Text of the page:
More than three-quarters of Victoria is now in extreme rental pain after the state notched the second-fastest rent rises in the country across the past year. But there are signs
VIEW POST
Frankston 913595467e9
Why now is the time to invest in this unloved state, and where to buy
Victoria’s property investment prospects remain strong despite prices going backwards and an ‘outrageous cash grab’ by the state government that has prompted many investors to flee, according to property experts.
VIEW POST
Gettyimages 1222002808
Are higher interest rates forcing investors to sell up?
More landlords in Melbourne and Sydney are selling off their investment properties compared to a year ago, new research suggests. PropTrack data shows the estimated share of home sales in
VIEW POST
Gettyimages 1339766702
Rates on hold amid warnings housing boom could delay cuts
The Reserve Bank has held interest rates steady for a third straight meeting, but there are warnings Australia’s unstoppable property market could derail the prospect of a rate cut ‘anytime
VIEW POST
Rentingguide 1 990x540
Why are more Aussies choosing to rent?
With approximately 30% of all Australians now living in rental properties. According to ABS Census data, the rental population in Australia has grown steadily since 1991, while home ownership rates
VIEW POST
512 2 Joseph Rd061
Minimum standards in rental properties in Victoria
A rental property must be safe, secure, reasonably clean and reasonably fit to live in. That would be the least that most would expect, but it doesn’t end there. Legislation
VIEW POST
My Post 2021 10 26t091028.281
Tips for Managing Condensation
As the cooler months approach, it’s important to address potential condensation issues in apartments. Modern living habits, such as increased washing, drying, and appliance usage, can lead to higher levels
VIEW POST

Get your Free Property Guide.

Here goes your text ... Select any part of your text to access the formatting toolbar.

Get your free Sales Report for Should you wait for interest rates to stop rising before buying?

Get your free Sales Report for Should you wait for interest rates to stop rising before buying?

Subscribe to hear the latest

Start The Conversation Today.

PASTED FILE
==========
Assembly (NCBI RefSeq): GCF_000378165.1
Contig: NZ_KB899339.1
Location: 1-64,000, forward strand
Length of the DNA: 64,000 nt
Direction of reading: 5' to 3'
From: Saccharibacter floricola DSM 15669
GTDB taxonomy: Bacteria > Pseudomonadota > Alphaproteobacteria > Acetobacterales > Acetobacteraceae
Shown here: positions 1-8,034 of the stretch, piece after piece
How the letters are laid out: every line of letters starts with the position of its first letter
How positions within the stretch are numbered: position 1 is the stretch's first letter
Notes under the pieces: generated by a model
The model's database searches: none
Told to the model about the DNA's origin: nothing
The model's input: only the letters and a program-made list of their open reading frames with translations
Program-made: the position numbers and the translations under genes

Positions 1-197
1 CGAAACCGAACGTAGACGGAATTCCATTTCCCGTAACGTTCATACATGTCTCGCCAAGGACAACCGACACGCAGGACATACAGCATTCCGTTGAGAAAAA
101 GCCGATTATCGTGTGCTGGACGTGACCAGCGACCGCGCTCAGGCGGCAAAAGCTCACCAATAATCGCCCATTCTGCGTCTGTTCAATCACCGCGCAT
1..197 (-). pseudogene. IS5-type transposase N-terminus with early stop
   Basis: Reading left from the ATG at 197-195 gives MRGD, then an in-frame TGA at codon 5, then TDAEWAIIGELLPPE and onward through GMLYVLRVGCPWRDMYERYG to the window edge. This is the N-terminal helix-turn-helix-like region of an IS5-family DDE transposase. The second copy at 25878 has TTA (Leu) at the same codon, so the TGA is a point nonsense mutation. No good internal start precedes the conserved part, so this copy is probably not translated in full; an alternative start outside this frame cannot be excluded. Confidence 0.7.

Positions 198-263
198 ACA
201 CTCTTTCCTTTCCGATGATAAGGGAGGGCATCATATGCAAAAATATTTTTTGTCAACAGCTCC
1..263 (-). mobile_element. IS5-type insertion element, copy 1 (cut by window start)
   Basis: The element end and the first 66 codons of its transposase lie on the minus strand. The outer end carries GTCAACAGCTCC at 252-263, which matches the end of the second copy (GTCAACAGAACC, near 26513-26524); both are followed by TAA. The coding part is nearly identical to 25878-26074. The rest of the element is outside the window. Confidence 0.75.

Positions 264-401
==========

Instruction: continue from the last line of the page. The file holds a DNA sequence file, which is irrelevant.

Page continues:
Call us on:

1300 850 730

Request a Callback:

Send us a Message:

Privacy Policy

Get your Free Property Guide

Get your free Suburb Report for Should you wait for interest rates to stop rising before buying?

Privacy Policy

Who we are

Suggested text: Our website address is: https://motionproperty.com.au.

Comments

Suggested text: When visitors leave comments on the site we collect the data shown in the comments form, and also the visitor’s IP address and browser user agent string to help spam detection.

An anonymized string created from your email address (also called a hash) may be provided to the Gravatar service to see if you are using it. The Gravatar service privacy policy is available here: https://automattic.com/privacy/. After approval of your comment, your profile picture is visible to the public in the context of your comment.

Media

Suggested text: If you upload images to the website, you should avoid uploading images with embedded location data (EXIF GPS) included. Visitors to the website can download and extract any location data from images on the website.

Cookies

Suggested text: If you leave a comment on our site you may opt-in to saving your name, email address and website in cookies. These are for your convenience so that you do not have to fill in your details again when you leave another comment. These cookies will last for one year.

If you visit our login page, we will set a temporary cookie to determine if your browser accepts cookies. This cookie contains no personal data and is discarded when you close your browser.

When you log in, we will also set up several cookies to save your login information and your screen display choices. Login cookies last for two days, and screen options cookies last for a year. If you select “Remember Me”, your login will persist for two weeks. If you log out of your account, the login cookies will be removed.

If you edit or publish an article, an additional cookie will be saved in your browser. This cookie includes no personal data and simply indicates the post ID of the article you just edited. It expires after 1 day.

Embedded content from other websites

Suggested text: Articles on this site may include embedded content (e.g. videos, images, articles, etc.). Embedded content from other websites behaves in the exact same way as if the visitor has visited the other website.

These websites may collect data about you, use cookies, embed additional third-party tracking, and monitor your interaction with that embedded content, including tracking your interaction with the embedded content if you have an account and are logged in to that website.

Who we share your data with

Suggested text: If you request a password reset, your IP address will be included in the reset email.

How long we retain your data

Suggested text: If you leave a comment, the comment and its metadata are retained indefinitely. This is so we can recognize and approve any follow-up comments automatically instead of holding them in a moderation queue.

For users that register on our website (if any), we also store the personal information they provide in their user profile. All users can see, edit, or delete their personal information at any time (except they cannot change their username). Website administrators can also see and edit that information.

What rights you have over your data

Suggested text: If you have an account on this site, or have left comments, you can request to receive an exported file of the personal data we hold about you, including any data you have provided to us. You can also request that we erase any personal data we hold about you. This does not include any data we are obliged to keep for administrative, legal, or security purposes.

Where your data is sent

Suggested text: Visitor comments may be checked through an automated spam detection service.

Get your Free PDF copy of Make Money Simple Again